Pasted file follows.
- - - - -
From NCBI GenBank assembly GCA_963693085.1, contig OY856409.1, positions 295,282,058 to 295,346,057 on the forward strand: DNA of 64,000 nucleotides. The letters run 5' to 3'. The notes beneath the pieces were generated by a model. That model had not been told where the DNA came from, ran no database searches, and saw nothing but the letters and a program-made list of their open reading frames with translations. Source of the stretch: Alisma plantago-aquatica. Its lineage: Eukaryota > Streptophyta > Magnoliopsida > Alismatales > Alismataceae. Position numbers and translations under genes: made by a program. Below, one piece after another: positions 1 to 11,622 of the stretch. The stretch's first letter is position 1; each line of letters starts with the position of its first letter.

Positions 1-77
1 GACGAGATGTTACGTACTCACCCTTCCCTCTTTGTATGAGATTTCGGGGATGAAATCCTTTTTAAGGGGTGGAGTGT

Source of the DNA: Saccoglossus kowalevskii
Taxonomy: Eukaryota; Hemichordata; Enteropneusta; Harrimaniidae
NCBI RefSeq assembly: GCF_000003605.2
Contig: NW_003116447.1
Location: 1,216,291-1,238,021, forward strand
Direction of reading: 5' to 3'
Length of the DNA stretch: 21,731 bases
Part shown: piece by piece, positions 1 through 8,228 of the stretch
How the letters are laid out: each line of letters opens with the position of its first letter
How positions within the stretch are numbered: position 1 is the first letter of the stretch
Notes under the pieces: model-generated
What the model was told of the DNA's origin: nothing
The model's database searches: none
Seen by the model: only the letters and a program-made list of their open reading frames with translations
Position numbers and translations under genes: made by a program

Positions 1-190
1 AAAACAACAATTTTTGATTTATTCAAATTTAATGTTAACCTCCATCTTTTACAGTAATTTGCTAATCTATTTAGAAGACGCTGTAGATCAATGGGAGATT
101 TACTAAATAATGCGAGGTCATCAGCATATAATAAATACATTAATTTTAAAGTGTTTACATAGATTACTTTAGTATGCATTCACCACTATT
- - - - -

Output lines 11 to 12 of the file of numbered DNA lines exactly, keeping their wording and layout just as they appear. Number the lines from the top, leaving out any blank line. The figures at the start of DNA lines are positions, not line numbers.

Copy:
Part shown: piece by piece, positions 1 through 8,228 of the stretch
How the letters are laid out: each line of letters opens with the position of its first letter